I haven't been completely lazy lately, although I didn't manage to get a post out Monday. I will use the fact that is a national holiday as my excuse.
Well, I realized this morning that yesterday was the two week mark for my WWII design challenge. Nobody ended up participating, so I guess maybe I will have to do that again sometime and see if there is better interest.
Okay, so maybe it appears that I am super productive every week with sewing projects. I am here to correct that notion. I think I will share a few entries from my sewing journal to show how much I actually get done and how often I get it done. (Unless of course I have a deadline, then beware! I sew like crazy and ignore my family.)
I issued a fashion design challenge a week and a half ago, and then some thoughts on design about a week ago. Today, I figured I would share what I have been doing in relation to those posts.
I have finally gotten around to putting together a bodice moulage and without too much tears and anguish over fitting problems.
"The sky's the limit!" Usually said to spur one to "think outside the box" and not limit one's creativity. At the same time, having a few "obstacles" or limitations can actually be freeing and be a catalyst for more creativity.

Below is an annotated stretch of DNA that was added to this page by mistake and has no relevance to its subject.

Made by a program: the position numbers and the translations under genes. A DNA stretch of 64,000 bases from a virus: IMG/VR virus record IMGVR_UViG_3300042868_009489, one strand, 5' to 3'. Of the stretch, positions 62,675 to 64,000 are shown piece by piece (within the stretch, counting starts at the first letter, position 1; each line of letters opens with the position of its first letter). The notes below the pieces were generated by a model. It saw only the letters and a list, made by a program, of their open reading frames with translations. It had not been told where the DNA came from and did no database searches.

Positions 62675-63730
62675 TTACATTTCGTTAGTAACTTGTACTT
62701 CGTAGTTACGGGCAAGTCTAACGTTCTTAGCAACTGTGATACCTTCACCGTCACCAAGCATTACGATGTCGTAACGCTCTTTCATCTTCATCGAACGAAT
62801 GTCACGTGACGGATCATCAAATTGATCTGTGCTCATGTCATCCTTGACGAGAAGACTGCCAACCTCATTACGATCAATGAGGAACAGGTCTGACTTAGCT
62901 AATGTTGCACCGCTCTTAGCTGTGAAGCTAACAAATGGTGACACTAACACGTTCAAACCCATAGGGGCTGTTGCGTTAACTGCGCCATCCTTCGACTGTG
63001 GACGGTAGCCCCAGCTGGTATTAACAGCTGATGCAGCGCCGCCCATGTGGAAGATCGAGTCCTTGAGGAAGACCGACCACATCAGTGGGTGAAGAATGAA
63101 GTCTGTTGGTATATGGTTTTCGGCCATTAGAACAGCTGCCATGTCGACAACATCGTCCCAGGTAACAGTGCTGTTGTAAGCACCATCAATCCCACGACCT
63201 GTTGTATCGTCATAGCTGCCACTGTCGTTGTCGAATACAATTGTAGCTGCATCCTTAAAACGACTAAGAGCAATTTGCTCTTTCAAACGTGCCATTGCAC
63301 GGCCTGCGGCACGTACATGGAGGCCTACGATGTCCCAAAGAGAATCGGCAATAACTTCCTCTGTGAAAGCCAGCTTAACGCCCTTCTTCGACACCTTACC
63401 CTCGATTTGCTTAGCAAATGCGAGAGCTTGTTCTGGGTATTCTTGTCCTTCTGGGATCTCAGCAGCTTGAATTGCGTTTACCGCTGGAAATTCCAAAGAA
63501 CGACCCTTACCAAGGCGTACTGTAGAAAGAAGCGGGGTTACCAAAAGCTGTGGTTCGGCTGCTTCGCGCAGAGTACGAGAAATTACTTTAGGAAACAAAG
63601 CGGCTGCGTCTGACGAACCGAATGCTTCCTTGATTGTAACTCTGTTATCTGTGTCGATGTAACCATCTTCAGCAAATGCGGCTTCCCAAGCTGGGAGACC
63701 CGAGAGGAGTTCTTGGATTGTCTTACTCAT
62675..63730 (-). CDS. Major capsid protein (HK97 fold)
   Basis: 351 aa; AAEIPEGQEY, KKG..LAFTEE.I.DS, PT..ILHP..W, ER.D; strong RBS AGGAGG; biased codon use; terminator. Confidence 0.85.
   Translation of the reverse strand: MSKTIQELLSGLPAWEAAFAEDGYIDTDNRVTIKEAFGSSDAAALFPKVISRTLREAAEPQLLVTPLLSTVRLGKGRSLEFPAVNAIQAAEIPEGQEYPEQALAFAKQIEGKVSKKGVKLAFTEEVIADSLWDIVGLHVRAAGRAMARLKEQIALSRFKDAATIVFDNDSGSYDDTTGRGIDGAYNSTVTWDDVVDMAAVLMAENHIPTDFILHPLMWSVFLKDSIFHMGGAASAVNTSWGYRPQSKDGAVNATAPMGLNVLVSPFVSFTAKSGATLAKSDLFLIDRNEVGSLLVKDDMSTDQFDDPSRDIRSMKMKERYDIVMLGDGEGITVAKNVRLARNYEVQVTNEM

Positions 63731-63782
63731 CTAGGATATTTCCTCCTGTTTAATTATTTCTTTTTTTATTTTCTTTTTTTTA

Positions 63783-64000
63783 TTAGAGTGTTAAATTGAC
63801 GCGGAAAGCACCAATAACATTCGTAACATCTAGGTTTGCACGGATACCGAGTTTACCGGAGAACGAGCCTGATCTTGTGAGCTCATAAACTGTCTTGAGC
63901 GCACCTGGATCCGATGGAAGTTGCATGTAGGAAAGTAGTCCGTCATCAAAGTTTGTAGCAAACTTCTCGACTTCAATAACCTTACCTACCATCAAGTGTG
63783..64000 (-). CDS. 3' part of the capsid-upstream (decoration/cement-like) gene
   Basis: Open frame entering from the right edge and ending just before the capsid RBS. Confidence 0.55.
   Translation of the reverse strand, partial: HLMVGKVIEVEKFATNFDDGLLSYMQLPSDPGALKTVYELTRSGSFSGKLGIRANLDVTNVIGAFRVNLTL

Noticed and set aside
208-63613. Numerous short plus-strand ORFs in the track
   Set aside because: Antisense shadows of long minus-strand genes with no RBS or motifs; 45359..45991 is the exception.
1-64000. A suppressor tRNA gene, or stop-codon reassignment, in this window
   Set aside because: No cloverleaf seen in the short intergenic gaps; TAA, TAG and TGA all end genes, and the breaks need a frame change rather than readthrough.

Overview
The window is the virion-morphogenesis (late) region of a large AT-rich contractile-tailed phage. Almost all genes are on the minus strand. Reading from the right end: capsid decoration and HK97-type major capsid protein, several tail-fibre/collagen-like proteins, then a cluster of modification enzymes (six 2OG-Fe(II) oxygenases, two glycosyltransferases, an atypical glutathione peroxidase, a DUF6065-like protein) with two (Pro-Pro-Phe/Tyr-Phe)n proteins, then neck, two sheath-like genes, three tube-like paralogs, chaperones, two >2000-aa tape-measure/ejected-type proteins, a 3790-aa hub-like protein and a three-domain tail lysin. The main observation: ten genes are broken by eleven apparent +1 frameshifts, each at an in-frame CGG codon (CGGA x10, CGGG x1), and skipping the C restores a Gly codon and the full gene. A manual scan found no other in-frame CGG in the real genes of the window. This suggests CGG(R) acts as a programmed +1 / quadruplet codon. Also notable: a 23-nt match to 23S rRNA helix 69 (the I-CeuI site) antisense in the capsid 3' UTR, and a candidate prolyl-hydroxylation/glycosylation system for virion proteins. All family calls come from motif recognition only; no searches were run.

I have a challenge to fellow vintage fashion enthusiasts: create an original clothing design (dress, evening gown, suit, skirt/blouse combo) inspired by World War II rationing.
I love to read. The End. But I think I have made that point before. Most of my reading material lately has been focused around the decades of the 30's and 40's.
I have a bit of a fabric obsession. What I feel is my one saving quality is that when I buy fabric I buy it with a project in mind, such as I want to make a dress out of this (specifics unknown), or I want to make this specific design out of that.*** The problem is that I buy the fabric and then have to store it until I manage to get around to that project. The other problem is that I can't really "shop my stash" so to speak when I have a new project in mind. I usually have to go buy more because the rest has been spoken for. :)
I have been working on my personal pattern slopers or pattern blocks starting with the bodice moulage. I want my clothes to fit well and I think the best way to do that is with custom patterns.
Sarah loves to sew, learn more about sewing, and create items with a vintage flair. Her arch enemy is clipping curves, and she has a tolerable relationship with the seam ripper.
Visit me on Etsy
My Favorite Links
The Boyer Sisters
Emily's Vintage Visions
Mode De Lis